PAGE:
Is VC worth the risk? The barrier of entry to private equity is dwindling. Funds have at least a million-dollar buy-in, available only to accredited investors, and catered specifically to start-ups in need of cash, writes The New Yorker. But now, VC seems to be behind nearly everything we use: delivery apps, shoe companies, real estate development — the list goes on.
Despite this, a seepage of doubt is spreading among venture capitalists themselves. Taking these two sides, the publication talks about if venture capital is worth the risk.
Crafting independent retiree advice: Those who want to avoid high advisor fees are looking at a DIY option for retiree investment advice: newsletters. According to The New York Times, there is a surge of independent, low-cost newsletters. One couple reported their “individual retirement account earned an annualized 6 percent rate of return … Then it started climbing after the couple began following the newsletter’s model portfolios. They earned 24.9 percent in 2019. For the decade ending in 2019, they earned an average of 12.7 percent.”
Fidelity offers partial stock trade: Fidelity Investments announced Wednesday that clients can now trade fractions of stocks and ETFs. This “dollar-based trading” option will allow individual investors to own any company they want, regardless of the share price, reports CNBC.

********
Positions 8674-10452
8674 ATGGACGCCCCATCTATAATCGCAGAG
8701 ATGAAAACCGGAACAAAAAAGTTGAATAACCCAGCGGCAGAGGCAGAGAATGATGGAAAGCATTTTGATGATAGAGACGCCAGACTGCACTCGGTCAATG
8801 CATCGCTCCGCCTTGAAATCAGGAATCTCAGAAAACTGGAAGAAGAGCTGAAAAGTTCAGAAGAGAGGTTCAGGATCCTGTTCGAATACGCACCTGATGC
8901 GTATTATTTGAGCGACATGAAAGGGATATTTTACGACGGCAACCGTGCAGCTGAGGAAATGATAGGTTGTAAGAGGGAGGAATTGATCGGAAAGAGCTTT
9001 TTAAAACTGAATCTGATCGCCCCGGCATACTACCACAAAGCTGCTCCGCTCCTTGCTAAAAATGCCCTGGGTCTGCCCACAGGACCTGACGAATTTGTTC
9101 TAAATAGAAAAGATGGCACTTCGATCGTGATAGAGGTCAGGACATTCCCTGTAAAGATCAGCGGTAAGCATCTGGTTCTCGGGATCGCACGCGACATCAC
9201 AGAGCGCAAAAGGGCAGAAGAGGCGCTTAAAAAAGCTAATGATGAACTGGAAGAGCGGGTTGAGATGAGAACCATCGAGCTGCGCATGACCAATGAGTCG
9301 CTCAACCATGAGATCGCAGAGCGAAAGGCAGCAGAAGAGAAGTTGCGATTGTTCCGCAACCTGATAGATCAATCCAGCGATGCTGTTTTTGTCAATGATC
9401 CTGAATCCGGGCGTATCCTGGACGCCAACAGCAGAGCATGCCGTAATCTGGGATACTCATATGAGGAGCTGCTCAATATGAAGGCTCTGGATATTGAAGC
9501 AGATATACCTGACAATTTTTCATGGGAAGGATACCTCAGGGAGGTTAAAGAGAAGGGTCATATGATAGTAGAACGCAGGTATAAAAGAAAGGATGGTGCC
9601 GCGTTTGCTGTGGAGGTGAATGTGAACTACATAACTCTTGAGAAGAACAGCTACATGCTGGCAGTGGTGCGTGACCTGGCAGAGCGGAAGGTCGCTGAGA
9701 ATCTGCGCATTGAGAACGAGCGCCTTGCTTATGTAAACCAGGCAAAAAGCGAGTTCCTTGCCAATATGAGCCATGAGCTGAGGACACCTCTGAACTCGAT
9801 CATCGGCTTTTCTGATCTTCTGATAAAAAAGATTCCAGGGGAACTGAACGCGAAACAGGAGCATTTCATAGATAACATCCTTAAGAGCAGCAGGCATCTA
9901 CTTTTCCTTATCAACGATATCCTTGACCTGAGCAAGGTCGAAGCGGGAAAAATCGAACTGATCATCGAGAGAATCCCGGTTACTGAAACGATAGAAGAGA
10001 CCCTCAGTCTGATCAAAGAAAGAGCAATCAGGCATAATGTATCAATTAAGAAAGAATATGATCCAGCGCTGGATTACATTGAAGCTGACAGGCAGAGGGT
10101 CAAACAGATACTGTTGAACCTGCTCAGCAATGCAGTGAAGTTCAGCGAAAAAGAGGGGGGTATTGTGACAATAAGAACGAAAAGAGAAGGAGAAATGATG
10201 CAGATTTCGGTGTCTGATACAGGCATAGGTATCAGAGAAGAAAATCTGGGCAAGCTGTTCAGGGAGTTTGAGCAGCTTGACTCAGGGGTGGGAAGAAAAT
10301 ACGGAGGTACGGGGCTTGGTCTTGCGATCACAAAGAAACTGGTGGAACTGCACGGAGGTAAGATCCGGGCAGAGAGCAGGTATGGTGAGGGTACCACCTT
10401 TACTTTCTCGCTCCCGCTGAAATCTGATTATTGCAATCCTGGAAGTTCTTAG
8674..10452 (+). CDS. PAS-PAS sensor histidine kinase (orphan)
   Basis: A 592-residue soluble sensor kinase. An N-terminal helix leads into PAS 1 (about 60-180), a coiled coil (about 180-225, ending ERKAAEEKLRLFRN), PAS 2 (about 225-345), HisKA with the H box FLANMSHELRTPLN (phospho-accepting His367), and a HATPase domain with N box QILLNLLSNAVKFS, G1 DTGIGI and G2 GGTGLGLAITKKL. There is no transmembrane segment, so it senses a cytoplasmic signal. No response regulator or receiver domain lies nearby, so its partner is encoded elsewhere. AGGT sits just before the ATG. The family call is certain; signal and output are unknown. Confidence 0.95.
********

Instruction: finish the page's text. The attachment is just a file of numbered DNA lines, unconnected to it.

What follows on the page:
“Customers can now own a piece of their favorite companies and ETFs based on how much they want to invest, independent of the share price,” head of Fidelity’s brokerage platform Scott Ignall said in the release.
Fidelity joins Charles Schwab in its offering, as well as smaller companies like Stockpile. The hope is to tap into the Millennial market and compete with Robinhood and similar start-ups.
Coronavirus tanks China’s market: China’s stocks plunged almost 8 percent today, while the yuan sank below a key point compared to the dollar, reports Bloomberg. Officials tried to ward off panic selling before trading resumed but to no avail.
“The pandemic is not something that will only impact the market for just a few days, it’ll last for a while,” said Sun Jianbo, president of China Vision Capital in Beijing.
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